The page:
"The provisions included in the package are consistent with a few basic goals I have tried to work toward from the beginning of this process. First, I felt that the overriding purpose of this package should be to address the most significant problems resulting from BBA policies.

"In my view, larger Medicare reform continues to be an important objective. However, even the White House ultimately agreed this was neither the moment nor the legislative vehicle by which to pursue that goal.

"The Senate Finance Committee will continue in its efforts to develop a bipartisan consensus on broader Medicare reform when we resume our work in January. That will be the time and place to consider lasting and far-reaching Medicare reforms.

"Second, we sought to keep payment adjustments focused on areas in which we face demonstrated problems resulting from the Balanced Budget Act. Furthermore, we tried to make short-term adjustments in payment practices without revisiting the underlying policies set forth in the BBA.

"Finally, it was particularly important to me not to let this become a partisan process. These are not partisan issues and I have tried to resist any effort to make them so. I am hopeful that this compromise can be supported by all Senators.

"The provisions included in the package reflect the priorities of Senators on and off the Finance Committee. In addition, like all of you I have consulted extensively with my own constituents in Delaware, as well as with national health care and beneficiary organizations. They are strongly supportive.

Mr. President, the provisions included in this conference agreement make some significant contributions to protecting the care provided to seniors in nursing homes. We provide increased funding for medically complex patients and for rehabilitation services in nursing homes, and we help these facilities' transition to the new payment systems required under the Balanced Budget Act. The Agreement also includes something I consider to be of vital importance to Medicare beneficiaries; we put a moratorium on the arbitrary annual dollar cap on the amount of rehabilitation therapy services a beneficiary could access.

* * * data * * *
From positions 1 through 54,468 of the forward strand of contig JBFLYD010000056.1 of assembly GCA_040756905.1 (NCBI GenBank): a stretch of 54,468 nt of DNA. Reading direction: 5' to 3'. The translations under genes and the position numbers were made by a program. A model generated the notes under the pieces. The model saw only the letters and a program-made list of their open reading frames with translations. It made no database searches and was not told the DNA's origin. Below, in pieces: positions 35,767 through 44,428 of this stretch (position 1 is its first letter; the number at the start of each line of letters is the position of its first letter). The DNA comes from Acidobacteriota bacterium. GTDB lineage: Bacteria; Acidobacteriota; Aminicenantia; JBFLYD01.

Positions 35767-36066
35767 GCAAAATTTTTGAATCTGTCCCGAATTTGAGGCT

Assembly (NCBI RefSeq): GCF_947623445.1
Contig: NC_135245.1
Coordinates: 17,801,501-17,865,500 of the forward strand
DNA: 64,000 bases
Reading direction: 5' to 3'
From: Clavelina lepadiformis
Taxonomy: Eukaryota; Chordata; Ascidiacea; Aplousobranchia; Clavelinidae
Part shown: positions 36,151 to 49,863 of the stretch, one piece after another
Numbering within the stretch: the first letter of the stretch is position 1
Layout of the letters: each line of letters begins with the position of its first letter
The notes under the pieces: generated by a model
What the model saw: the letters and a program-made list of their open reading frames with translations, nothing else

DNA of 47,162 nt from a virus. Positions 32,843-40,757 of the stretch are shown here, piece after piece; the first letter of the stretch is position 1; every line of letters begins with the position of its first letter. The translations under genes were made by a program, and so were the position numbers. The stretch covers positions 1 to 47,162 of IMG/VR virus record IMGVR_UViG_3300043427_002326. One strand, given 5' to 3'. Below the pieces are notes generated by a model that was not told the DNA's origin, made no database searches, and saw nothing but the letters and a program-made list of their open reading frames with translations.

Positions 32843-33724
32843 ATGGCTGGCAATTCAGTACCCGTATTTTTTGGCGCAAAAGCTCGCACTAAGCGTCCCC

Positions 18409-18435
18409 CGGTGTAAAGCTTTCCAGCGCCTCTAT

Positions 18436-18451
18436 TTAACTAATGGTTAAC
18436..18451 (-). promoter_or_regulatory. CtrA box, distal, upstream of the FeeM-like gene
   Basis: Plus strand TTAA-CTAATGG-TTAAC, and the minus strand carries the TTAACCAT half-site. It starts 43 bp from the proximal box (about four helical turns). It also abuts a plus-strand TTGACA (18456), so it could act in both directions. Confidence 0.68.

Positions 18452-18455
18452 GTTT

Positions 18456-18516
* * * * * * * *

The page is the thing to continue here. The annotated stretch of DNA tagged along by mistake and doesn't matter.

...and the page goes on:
In addition, we mitigate the impact of scheduled reductions for home health agencies, increase funding and regional payment equity for teaching hospitals, and enhance programs for rural health care facilities.

"The Conference Agreement also includes important protections for hospitals as the new outpatient prospective payment system goes into effect next year. I am especially pleased at the steps we have taken to stabilize the Medicare+Choice program, so that beneficiaries can count on Medicare health plan choices in the future.

"Mr. President, today we have an opportunity to solve the problems that have been interfering with the ability of the provider community to make sure our constituents receive the high quality health care they deserve, without retreating from the important policy reforms enacted in the Balanced Budget Act. I ask all of you to join me in supporting this important legislation."